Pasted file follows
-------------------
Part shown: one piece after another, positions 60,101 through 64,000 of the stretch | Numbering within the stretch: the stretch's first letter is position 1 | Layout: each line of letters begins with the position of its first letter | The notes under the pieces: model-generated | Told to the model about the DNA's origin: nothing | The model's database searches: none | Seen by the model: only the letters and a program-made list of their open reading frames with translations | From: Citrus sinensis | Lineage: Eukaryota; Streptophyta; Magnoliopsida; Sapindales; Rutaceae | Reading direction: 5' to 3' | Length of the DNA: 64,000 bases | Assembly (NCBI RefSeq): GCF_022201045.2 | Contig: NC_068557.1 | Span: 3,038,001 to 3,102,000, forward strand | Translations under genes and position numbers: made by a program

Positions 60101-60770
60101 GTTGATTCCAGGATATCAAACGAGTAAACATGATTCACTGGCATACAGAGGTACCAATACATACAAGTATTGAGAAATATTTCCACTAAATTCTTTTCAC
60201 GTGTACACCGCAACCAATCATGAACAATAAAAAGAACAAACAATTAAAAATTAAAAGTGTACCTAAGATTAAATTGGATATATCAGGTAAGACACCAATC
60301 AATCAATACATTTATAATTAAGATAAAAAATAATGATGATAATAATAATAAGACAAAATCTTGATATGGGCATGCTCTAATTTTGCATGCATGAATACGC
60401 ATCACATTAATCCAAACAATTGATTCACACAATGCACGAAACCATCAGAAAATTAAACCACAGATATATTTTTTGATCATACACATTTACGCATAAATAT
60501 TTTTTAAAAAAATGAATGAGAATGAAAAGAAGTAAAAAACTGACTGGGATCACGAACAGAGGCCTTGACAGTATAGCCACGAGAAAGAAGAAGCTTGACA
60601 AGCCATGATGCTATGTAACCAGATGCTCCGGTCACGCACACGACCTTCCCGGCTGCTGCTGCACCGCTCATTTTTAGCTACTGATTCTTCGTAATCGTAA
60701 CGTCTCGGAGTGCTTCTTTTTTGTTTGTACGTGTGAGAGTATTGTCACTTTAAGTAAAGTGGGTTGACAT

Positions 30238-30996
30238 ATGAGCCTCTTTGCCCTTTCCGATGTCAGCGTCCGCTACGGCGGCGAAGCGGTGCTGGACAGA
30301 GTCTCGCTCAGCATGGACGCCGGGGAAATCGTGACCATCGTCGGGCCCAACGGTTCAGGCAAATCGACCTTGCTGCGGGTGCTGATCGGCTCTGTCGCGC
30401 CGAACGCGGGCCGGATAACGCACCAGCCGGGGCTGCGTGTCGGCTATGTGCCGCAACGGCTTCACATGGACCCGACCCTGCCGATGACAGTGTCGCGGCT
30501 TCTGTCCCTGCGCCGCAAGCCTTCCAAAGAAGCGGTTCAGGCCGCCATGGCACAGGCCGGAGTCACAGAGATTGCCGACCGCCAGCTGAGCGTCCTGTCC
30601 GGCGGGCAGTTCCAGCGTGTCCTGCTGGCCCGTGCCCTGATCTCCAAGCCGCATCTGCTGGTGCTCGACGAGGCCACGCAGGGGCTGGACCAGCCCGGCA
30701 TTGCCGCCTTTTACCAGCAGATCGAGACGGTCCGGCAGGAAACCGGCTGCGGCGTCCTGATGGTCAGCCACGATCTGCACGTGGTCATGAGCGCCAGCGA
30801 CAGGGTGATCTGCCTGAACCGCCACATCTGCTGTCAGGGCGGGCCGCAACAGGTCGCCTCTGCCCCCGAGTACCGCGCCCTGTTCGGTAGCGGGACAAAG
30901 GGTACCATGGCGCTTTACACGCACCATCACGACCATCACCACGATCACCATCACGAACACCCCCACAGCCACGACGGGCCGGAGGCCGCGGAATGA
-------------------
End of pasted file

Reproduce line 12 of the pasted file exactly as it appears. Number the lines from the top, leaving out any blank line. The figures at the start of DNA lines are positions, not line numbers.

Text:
30301 GTCTCGCTCAGCATGGACGCCGGGGAAATCGTGACCATCGTCGGGCCCAACGGTTCAGGCAAATCGACCTTGCTGCGGGTGCTGATCGGCTCTGTCGCGC